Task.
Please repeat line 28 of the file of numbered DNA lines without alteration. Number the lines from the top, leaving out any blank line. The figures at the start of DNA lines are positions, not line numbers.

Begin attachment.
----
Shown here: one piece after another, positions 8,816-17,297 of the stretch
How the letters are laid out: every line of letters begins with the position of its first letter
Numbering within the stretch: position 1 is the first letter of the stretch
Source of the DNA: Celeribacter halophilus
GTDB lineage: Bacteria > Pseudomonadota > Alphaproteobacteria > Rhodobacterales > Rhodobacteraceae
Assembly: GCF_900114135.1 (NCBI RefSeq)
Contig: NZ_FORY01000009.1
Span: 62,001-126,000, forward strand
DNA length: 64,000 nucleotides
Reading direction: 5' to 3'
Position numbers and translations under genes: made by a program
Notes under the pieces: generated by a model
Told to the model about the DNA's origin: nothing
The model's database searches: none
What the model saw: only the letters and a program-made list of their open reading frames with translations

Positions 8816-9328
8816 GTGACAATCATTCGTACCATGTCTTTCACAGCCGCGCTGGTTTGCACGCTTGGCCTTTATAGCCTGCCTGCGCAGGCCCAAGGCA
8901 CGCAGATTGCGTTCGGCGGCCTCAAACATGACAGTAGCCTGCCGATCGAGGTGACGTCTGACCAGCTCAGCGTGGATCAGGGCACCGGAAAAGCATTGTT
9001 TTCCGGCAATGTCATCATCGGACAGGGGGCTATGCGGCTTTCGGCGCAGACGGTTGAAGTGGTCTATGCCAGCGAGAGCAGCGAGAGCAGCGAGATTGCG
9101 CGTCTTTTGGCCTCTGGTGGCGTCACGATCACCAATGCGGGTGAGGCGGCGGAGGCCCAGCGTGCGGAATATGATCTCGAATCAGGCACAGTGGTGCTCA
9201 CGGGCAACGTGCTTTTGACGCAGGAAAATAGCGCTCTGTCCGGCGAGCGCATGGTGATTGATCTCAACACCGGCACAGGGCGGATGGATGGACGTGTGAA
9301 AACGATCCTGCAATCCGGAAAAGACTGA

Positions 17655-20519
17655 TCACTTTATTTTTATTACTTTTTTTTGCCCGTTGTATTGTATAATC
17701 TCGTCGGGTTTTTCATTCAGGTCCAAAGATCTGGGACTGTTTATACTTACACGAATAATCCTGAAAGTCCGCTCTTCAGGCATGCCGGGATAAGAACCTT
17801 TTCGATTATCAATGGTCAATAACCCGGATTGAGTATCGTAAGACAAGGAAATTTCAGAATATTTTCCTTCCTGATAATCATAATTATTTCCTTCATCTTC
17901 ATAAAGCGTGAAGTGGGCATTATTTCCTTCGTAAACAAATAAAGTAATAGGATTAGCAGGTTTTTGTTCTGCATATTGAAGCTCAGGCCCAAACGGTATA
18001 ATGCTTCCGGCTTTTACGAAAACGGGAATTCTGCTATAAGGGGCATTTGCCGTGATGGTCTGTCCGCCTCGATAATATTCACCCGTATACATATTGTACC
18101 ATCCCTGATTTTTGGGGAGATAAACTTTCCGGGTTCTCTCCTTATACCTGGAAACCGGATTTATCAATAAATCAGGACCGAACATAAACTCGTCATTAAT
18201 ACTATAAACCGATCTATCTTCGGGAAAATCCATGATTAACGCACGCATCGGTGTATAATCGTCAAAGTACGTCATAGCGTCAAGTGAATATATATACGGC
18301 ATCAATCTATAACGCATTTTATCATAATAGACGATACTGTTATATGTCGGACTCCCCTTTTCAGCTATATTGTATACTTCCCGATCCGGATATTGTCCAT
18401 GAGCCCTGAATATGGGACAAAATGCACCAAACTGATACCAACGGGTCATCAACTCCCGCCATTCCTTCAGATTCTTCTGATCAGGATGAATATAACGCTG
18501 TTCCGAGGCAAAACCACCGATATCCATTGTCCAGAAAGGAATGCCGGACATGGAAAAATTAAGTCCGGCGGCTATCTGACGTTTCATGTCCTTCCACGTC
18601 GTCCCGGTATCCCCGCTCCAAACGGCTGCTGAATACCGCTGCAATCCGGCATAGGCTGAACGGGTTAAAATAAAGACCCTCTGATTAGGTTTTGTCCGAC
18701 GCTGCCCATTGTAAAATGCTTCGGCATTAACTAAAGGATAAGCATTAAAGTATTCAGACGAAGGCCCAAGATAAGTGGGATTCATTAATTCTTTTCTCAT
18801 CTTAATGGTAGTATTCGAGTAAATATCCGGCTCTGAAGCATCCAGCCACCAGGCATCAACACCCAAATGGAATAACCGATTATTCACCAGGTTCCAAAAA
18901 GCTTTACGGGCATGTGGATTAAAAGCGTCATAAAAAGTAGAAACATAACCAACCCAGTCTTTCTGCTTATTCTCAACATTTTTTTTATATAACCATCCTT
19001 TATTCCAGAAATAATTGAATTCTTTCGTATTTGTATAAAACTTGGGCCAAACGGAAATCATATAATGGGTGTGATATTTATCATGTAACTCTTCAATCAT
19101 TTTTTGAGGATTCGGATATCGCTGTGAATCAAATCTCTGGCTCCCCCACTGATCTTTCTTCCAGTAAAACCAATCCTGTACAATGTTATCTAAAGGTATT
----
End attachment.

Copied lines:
18001 ATGCTTCCGGCTTTTACGAAAACGGGAATTCTGCTATAAGGGGCATTTGCCGTGATGGTCTGTCCGCCTCGATAATATTCACCCGTATACATATTGTACC